Chance the Rapper announced that he’s donating a total of $1 million to public schools in his hometown of Chicago. He also told the governor: “Do your job.” He is an actual saint.
Chance has been vocal in his criticism of Chicago Public School funding, specifically Governor Bruce Rauner’s inability to move on the issue. After the two met on Friday to discuss plans for resources, Chance held—and live-streamed—a press conference at Chicago’s Westcott Elementary School today.
At the conference, Chance described his conversation with Rauner as frustrating and “unsuccessful” and said he encouraged Rauner, in the meeting, to follow through on an original pledge of $250 million to CPS.
“Governor Rauner can use his executive power to give Chicago’s children the resources they need to fulfill their God-given right to learn,” said Chance. “Our kids should not be held hostage because of political positioning. If the governor does not act, CPS will be forced to end school 13 days early, which means over 380,000 kids will not have adult supervised activities in June and could possibly be put in harm’s way.”
Gov. Rauner responded accordingly with proposals today, announced prior to Chance’s conference. Chicago Tribune, however, among others, described Rauner’s options as “a way to respond to public pressure from Chance the Rapper while also putting the onus elsewhere”:
The first option presented by Rauner on Monday includes passing legislation that would allow Mayor Rahm Emanuel to tap into the city’s tax increment financing funds to cover the cost. The other once again ties the money to passage of a larger overhaul of the state’s pension retirement program...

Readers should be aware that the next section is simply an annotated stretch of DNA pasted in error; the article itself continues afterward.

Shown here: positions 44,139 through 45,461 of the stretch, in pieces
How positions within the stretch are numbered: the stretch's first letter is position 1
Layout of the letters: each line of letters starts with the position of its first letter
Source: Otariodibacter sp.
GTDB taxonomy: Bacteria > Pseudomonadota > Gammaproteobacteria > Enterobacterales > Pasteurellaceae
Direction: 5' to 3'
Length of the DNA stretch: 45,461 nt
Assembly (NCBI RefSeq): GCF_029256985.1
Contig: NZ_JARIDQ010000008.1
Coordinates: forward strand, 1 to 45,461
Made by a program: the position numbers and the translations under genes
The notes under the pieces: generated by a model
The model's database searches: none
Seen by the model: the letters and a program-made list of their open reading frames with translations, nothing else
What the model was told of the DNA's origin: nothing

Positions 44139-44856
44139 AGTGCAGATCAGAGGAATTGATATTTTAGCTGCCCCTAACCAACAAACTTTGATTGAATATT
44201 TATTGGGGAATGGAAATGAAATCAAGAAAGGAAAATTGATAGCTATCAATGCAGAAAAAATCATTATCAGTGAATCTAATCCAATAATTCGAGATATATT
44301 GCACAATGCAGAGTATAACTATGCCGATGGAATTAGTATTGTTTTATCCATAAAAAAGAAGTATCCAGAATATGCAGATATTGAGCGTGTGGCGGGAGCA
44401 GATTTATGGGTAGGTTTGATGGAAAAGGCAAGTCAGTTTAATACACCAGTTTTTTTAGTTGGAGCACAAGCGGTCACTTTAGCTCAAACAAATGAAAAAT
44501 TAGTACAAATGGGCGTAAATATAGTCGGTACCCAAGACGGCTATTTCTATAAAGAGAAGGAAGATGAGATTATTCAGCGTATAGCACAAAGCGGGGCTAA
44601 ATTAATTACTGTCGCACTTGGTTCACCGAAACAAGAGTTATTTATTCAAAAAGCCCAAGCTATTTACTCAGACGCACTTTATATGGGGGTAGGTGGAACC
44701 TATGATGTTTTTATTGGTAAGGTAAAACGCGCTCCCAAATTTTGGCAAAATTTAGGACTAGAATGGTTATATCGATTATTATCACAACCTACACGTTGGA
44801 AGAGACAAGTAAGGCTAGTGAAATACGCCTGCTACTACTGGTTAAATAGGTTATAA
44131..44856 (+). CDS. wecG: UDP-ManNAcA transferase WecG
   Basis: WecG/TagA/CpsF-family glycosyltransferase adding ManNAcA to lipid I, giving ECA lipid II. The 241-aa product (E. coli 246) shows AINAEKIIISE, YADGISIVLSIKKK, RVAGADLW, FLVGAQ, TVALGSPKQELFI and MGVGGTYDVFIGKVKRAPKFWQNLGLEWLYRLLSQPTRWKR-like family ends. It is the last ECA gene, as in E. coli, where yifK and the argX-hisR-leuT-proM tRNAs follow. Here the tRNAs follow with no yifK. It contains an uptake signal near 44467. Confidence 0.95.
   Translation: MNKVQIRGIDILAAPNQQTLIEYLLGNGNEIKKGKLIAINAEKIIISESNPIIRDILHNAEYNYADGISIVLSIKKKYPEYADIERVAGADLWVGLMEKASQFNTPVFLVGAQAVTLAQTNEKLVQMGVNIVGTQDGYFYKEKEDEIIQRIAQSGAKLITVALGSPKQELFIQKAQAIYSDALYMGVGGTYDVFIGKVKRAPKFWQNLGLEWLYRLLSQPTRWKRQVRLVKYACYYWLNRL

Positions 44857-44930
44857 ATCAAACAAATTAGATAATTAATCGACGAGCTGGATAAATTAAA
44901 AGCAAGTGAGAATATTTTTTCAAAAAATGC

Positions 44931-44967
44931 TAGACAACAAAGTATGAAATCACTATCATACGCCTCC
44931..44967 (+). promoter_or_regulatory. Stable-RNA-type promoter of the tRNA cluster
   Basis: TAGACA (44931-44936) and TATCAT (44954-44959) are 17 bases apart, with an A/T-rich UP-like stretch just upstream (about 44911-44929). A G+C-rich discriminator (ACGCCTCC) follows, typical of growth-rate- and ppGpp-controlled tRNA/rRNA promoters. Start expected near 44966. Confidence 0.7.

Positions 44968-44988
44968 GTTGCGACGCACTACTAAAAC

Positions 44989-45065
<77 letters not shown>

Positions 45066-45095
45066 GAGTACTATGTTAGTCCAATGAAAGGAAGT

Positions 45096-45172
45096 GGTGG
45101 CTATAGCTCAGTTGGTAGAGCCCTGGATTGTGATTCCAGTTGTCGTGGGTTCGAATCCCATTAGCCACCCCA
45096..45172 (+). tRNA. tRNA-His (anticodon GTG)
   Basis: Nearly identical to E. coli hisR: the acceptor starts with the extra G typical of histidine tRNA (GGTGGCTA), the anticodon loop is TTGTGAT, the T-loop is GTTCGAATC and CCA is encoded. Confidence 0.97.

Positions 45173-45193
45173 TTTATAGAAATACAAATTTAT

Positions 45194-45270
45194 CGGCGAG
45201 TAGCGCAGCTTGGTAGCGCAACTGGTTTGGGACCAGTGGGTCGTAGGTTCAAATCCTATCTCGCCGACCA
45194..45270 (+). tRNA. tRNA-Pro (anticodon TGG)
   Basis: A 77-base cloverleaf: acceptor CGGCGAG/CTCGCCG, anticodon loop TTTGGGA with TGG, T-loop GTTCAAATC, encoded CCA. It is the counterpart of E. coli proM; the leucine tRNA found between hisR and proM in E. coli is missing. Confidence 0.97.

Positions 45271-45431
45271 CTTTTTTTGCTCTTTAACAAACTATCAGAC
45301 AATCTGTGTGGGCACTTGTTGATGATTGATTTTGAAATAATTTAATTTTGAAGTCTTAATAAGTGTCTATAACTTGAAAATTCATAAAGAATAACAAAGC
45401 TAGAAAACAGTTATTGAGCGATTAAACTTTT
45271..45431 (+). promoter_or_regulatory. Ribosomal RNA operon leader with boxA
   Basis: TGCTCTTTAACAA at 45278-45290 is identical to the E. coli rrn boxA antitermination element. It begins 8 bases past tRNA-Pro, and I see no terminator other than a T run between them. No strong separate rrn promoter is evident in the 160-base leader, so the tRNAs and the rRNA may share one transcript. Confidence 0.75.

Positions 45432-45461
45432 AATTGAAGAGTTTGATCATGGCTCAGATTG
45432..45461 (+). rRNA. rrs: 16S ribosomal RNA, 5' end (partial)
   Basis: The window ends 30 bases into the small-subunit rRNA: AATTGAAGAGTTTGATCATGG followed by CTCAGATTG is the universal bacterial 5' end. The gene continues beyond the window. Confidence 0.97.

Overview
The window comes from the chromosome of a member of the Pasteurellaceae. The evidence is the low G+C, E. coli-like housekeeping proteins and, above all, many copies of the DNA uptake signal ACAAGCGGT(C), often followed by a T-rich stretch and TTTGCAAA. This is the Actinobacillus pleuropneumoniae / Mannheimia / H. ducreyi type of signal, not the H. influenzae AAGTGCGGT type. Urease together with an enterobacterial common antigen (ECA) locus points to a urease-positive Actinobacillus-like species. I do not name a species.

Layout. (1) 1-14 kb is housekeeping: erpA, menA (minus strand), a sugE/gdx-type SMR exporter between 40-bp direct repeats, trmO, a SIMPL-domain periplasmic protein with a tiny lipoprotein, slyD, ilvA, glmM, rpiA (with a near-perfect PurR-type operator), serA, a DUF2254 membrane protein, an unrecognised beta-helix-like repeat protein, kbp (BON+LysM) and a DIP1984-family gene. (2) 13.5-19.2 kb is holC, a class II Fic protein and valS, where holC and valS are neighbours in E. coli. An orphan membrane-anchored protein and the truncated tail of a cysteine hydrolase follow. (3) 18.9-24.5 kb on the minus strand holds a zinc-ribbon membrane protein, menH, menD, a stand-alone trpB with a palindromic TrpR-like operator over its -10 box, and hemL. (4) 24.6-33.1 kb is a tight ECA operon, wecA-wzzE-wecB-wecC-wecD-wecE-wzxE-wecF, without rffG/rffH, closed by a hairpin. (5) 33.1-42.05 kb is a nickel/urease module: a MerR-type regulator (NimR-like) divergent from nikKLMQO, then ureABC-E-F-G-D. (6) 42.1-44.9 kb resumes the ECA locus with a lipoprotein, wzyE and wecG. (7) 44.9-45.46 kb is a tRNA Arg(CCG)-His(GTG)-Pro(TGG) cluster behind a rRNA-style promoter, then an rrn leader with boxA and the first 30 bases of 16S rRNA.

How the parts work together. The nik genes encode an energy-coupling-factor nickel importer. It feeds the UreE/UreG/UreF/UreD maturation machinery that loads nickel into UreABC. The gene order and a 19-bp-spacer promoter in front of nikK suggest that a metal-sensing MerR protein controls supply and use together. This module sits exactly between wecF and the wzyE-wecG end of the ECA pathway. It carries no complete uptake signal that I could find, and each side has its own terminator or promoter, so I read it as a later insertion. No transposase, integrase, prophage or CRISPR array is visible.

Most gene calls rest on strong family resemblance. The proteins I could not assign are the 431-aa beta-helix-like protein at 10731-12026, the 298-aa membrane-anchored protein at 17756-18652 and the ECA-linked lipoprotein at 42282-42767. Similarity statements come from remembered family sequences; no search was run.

Mayoral spokesman Adam Collins weighed in, too, characterizing Rauner’s latest proposals as “no solution at all.”
“His plan to fix the fact that Chicago taxpayers pay twice for teacher pensions is to have them pay three times instead,” Collins said in the statement. “It’s past time for the governor to step up, as Chicago’s taxpayers already have, and end the state’s separate and unequal funding for Chicago students.”
In a statement, per the Tribune, CPS spokeswoman Emily Bittner reiterated, “Chicago residents stepped up and are paying $342 million more in taxes this year alone to support schools, and it’s past time for the state of Illinois to end the racial discrimination that is creating a separate and unequal funding system.”
Of course, it’s not unusual to see celebs publicize their donations, but Chance is using his particular influence to open up the debate about the public school system and hold Rauner accountable while the city moves slowly on initiatives. Chance specifically stressed that his win for Best New Artist at the Grammys in January helped him gain access to Rauner, which emphasizes the importance those seemingly meaningless awards shows can have in the real world.
When asked about Rauner’s proposals at the press conference, Chance said, “Governor Rauner would like for the narrative of this conversation to be that our conversations were to help find a way to subsidize funding for CPS. That’s not what I told y’all. That’s not what’s going on. I want them to fund CPS. It’s not my job to propose any policy.”
This post has been updated to reflect accurate donation amount.